What To Expect As My Dog Becomes Older
Dogs mature much quicker than humans do, and the size of the adult dog also has a role to play.
One of the best aspects of owning a dog is being able to be part of your dog's life, through all phases and ages. Watching your dog grow and learn from puppy hood to adulthood is not only rewarding, but a bonding experience shared between dog and owner. Unfortunately, pets in general age faster than humans, and dogs are no exception. As your pet becomes older there are several stages and key indicators throughout life to watch for. Below, let's take a look at what to expect as your dog becomes older.
So How Old Is My Dog, Really?
Many people want to know how old their dog is in human years. You've probably heard at one point or another that a dog ages about seven human years for every one year of his or her dog life.
Unfortunately, that approximation is not the most accurate. Dogs mature much quicker than humans do, and the size of the adult dog also has a role to play in age approximation. In the first year of life a dog, regardless of size, will age about 15 human years. Over the course of the next year, a dog's approximate age will slow down, reaching about 24 human years by the time your dog turns two.
At this point, small dogs that are around 20 pounds or less will age more slowly, reaching about 56 human years by the time 10 years have passed. Compare this to a large breed dog, over 50 pounds, that is about the equivalent of 66 human years at age 10. To calculate how old your dog is in human years, this convenient age chart can give you a good approximation.
Although there are plenty of stories of dogs over 10 years of age that still have the energy of a young puppy, the truth is that as dogs become older they tend to slow down.You may notice that your pet is not as eager to run around and play, or may choose not to jump up onto his favorite chair to sit next to you.
While reduced activity levels are certainly a culprit of old age, the underlying root cause for decreased activity could be arthritis. As dogs become older they are prone to developing the inflammatory joint disease, just like humans. Inflamed joints can make jumping and running painful for your pet.
Luckily, arthritis in dogs can be fairly easily treated with the help of a veterinarian. If you suspect that your dog may be suffering from arthritis, a trip to the veterinary office can help tremendously. A vet will be able to determine if your pet does indeed have the disease, and can help prescribe vitamins, medication, or even physical therapy that can help reduce the pain and swelling within the joints.
Your pet's reduced activity level impacts how many calories he or she will burn throughout the day, and you may notice that your pet's weight is increasing.
Unfortunately, not only is having an overweight pet unhealthy, but obesity can complicate other medical conditions that come with old age. Additional weight on your pet can worsen arthritis and increase your dog’s risk for diabetes, heart disease and high blood pressure.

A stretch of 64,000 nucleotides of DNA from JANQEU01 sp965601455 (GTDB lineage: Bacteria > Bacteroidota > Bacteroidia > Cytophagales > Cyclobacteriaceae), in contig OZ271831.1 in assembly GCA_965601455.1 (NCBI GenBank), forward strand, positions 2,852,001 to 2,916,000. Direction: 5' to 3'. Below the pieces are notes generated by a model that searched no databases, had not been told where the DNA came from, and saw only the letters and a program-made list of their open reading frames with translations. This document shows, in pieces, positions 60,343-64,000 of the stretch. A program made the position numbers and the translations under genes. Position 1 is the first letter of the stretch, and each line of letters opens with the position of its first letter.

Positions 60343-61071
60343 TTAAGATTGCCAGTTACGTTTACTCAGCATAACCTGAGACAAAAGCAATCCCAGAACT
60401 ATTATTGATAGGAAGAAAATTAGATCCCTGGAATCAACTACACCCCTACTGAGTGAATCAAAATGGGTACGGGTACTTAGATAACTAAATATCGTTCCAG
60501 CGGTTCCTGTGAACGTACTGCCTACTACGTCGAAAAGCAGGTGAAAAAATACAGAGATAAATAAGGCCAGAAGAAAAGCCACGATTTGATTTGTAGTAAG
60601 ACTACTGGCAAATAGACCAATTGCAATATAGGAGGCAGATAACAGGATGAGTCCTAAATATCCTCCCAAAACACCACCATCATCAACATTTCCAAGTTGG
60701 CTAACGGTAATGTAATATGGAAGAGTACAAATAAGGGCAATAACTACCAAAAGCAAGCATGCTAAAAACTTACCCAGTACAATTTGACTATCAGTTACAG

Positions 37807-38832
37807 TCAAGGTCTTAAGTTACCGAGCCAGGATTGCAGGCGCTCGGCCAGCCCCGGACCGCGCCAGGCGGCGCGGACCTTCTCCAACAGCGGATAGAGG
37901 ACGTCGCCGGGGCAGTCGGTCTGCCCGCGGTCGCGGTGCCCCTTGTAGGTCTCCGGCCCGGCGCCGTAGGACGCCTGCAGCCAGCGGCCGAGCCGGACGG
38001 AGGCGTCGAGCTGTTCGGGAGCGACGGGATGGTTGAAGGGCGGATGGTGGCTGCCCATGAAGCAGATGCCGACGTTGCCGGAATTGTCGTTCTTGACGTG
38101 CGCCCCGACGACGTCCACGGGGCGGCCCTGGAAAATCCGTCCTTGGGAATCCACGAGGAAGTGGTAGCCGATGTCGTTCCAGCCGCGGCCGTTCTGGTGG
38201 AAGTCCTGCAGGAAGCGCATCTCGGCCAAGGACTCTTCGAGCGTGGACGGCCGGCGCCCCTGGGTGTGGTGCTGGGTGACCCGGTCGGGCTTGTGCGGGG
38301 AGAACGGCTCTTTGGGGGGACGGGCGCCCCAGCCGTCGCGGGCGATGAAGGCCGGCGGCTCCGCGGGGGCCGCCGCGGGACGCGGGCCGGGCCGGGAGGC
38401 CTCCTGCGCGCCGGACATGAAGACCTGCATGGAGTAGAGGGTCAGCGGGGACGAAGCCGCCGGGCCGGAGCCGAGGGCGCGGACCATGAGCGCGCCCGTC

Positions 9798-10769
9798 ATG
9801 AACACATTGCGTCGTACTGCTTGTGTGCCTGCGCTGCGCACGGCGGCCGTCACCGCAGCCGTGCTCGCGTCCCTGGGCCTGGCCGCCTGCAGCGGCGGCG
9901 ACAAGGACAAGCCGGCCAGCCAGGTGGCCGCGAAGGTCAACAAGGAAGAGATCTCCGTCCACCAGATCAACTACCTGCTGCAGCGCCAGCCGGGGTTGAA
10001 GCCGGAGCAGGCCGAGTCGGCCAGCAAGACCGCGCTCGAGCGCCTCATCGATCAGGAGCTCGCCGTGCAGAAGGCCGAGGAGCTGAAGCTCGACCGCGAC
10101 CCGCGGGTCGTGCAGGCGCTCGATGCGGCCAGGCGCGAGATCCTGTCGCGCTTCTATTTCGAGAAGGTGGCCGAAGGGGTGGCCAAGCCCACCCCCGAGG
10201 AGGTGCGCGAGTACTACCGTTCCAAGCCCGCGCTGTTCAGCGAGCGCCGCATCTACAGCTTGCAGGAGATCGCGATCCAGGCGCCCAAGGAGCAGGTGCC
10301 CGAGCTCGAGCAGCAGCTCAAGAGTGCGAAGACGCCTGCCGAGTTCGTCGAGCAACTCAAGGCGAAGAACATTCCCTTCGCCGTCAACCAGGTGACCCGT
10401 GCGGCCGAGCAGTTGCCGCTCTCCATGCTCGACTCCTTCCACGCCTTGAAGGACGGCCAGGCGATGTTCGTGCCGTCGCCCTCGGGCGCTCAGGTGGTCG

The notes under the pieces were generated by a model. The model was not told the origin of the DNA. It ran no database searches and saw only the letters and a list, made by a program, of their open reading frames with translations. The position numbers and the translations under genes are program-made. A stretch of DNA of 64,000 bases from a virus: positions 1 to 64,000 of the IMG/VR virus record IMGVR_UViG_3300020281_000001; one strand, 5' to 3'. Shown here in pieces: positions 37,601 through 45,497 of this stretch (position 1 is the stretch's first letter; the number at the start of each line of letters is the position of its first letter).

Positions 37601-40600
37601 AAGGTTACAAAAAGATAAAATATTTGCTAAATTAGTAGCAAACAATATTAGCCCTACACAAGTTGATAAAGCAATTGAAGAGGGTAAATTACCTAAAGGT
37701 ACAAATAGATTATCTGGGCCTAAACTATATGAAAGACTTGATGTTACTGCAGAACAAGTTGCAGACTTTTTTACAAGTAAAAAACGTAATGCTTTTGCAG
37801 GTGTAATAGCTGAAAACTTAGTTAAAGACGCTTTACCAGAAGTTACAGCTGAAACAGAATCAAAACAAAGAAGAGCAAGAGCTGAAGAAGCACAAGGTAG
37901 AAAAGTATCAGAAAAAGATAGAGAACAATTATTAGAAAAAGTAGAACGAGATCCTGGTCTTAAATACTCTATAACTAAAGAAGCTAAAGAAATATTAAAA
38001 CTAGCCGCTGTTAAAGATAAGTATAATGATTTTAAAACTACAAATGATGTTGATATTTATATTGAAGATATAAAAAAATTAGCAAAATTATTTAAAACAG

In order to help control and manage your pet's weight, be sure to find a healthy dog food that works for older dogs. Typically, you'll want to find a high quality dog food for seniors that is not packed full of fillers. The dog food should have minimal calories. Just enough to give your dog the fuel and energy he needs to make it through the day, without giving him extra calories that will pack on the pounds. If you notice that your dog is becoming a bit overweight, a helpful trick is to mix some cut vegetables, like green beans, in with your dog's low calorie dog food. Always check with your veterinarian before making changes to your dog’s diet.
Just like people, as dogs age their behavior often changes too. The actions and movements of a puppy are much different when compared to the behaviors of a senior dog. Once your dog starts to approach "old age" you may notice day to day behavioral changes. While these changes are completely normal, it is important to note any sudden changes, as these could be a sign of a more dangerous, underlying condition.
As dogs age they may not hear and see as well as they once did. You may notice your pet missing certain cues while watching the yard, or perhaps even ignoring motion all together. Your dog may not hear your commands as well, resulting in them ignoring your calls completely. While some dogs cope well with hearing and vision degradation, other dogs become alarmed and frightened by these changes. This can result in a pet reacting more irritably to situations, growling or snapping at sudden noises and motion.
Further, you may notice that your dog starts to have more "accidents" in the home as he becomes unable to hold his bladder until it is time to go outside. Your dog may also show less interest in playing or running, which could be a sign of arthritis. When these behavioral changes start to become a trend, and less of a "one off" occurrence, it is a good idea to take your dog to the vet. While these behaviors may just be a sign of an aging pet, they can also be symptoms of a larger systemic disease.
Whether you adopted your dog as a puppy, or have only recently been together through your pet's golden years, being able to live alongside your dog is a wonderful bonding experience. Just like people, dogs progress through all stages of life, albeit a bit more quickly compared to humans. Understanding and knowing what to expect at each phase in life can not only help you better understand the changes occurring, but will help you be more prepared to better care for your pet.